FEMA: Plan for Climate Change or Risk Emergency Funding

climate_change_FEMA_usdaWith winter just around the corner and El Niño still a probable forecast, the Federal Emergency Management Agency has news for state governments: Prepare for climate change now or risk losing access to funding.

The agency has just released a draft of its forthcoming State Mitigation Plan Review Guide, which includes new guidelines in assessing and planning for climate change. Entitled a ‘Draft for Public Comment,’ the document highlights some key changes in FEMA’s regulations for those states receiving federal emergency funding – including the need to prepare for, and assess, climate change risk.

States have always been required to formulate hazard mitigation plans, which help the governments assess their potential risk to environmental disasters. However, mitigation plans largely rely upon historical data, such as previous disasters, to spell out mitigation procedures. This is the first year in which states will be expected to “look forward” and assess their future risks for yet unprecedented climate change events.

FEMA vs. state governors

This requirement isn’t liable to sit well with some state governors, specifically those who have expressed doubt about the existence of human-made climate change.

That list includes Texas, Louisiana and Oklahoma, which have all benefited from federal funding during recent disasters, yet have either weak climate change policies or have gone on record to question its existence.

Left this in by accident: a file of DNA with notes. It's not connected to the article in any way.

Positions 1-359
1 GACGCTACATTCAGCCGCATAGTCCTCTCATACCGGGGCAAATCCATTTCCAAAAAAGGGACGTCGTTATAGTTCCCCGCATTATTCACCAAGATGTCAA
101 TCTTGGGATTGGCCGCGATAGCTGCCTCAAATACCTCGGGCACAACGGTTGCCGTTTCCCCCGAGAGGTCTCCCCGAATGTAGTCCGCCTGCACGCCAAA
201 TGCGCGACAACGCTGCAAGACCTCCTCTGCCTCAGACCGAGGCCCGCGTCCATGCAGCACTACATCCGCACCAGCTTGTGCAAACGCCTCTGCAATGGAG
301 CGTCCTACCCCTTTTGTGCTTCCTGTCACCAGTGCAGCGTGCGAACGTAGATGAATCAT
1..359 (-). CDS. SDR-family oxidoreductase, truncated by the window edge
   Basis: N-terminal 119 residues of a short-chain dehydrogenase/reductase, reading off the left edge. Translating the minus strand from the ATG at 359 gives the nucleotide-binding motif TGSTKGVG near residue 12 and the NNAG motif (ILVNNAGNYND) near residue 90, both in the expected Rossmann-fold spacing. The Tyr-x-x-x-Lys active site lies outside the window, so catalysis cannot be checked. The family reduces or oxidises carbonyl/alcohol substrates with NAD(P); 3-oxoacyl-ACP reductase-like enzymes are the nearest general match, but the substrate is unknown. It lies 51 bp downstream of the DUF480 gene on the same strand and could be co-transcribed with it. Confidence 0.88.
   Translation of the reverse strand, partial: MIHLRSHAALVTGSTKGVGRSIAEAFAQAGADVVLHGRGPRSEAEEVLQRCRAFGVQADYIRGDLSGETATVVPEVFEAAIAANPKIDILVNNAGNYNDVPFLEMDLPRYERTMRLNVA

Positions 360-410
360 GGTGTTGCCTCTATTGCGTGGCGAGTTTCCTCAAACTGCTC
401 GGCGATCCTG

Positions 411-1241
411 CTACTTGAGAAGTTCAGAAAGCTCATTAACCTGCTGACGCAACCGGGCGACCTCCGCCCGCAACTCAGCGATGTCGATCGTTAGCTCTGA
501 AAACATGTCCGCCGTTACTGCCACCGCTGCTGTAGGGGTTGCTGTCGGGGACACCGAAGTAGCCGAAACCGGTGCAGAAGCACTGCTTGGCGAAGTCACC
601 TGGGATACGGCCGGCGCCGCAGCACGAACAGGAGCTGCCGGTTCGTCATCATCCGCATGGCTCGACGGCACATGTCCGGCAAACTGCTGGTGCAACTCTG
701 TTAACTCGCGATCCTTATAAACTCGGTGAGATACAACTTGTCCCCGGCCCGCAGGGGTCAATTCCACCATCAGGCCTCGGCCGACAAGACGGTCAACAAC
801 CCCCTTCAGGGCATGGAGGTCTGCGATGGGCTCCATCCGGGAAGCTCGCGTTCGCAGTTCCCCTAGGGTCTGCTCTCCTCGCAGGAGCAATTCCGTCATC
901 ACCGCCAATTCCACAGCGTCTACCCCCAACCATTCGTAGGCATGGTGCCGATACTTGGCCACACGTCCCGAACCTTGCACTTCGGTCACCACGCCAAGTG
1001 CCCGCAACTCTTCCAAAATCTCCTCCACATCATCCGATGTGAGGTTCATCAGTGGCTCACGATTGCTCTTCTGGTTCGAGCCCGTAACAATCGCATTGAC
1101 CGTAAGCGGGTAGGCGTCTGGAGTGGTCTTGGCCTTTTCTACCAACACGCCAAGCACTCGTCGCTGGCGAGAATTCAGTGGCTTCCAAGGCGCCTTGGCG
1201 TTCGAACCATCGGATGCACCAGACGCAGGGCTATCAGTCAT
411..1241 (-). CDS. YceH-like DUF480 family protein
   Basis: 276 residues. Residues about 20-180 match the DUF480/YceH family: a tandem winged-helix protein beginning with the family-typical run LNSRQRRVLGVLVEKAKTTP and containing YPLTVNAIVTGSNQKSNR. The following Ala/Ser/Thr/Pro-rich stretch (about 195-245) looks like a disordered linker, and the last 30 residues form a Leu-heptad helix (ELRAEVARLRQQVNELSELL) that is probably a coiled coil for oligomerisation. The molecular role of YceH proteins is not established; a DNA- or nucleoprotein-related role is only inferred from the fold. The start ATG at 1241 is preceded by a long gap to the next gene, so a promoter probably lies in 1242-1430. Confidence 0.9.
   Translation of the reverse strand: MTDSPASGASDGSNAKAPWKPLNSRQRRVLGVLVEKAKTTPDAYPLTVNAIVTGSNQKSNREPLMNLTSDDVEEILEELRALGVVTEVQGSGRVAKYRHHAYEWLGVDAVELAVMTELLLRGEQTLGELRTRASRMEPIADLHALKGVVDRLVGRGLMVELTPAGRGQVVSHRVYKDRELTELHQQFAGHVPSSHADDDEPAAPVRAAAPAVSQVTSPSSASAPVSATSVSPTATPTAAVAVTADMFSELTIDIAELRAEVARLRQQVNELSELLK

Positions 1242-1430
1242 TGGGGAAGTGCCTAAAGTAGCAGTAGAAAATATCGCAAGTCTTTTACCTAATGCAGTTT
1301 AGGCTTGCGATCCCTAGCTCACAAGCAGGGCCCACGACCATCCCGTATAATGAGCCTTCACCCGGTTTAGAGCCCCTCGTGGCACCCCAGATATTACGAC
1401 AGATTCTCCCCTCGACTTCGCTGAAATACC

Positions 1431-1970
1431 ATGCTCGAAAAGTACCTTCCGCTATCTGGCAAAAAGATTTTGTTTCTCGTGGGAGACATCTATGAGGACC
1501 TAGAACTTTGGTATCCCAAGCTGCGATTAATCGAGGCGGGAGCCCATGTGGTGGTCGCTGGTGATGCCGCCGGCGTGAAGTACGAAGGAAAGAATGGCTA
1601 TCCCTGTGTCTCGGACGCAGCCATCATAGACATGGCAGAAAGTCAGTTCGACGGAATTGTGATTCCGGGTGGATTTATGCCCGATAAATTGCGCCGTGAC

Texas Gov. Rick Perry attempted to sue the EPA in 2012 for attempting to regulate climate change, despite the fact that his state has been experiencing an exceptional drought. During that same year, Texas was deluged by more than 9,000 wildfires. Perry’s administration applied for and received funding to fight 25 large fires, before being told by FEMA that its cash-strapped funding, which provides priority support for survivor assistance and relocation, was not available to fight any more Texas wildfires.

The $1 billion FEMA emergencies

FEMA’s dwindling funding is at the heart of its new policy change, which aims to improve states’ ability to prepare for and deal with environmental threats before they become crises. According to the National Oceanic and Atmospheric Agency, the cost and frequency of environmental disasters are growing. Floods, droughts, snow storms and tornadoes have taken precedence in recent years, with costs averaging around $1 billion for each occurrence in 2013.

Still, FEMA isn’t setting itself up for an easy fight with state governments, particularly when it comes to those administrations that refuse to accept that climate change may be man-made. In July, the Center for American Progress published a breakdown of U.S. governors according to their views and policies regarding global warming issues. Fifteen have gone on record to question the origin of climate change, and in some cases have taken steps to block legislation that would regulate or recognize the existence of global warming trends. Those 15 include Texas, Oklahoma and North Carolina, all of which have relied on FEMA funding for natural disasters in the past four years.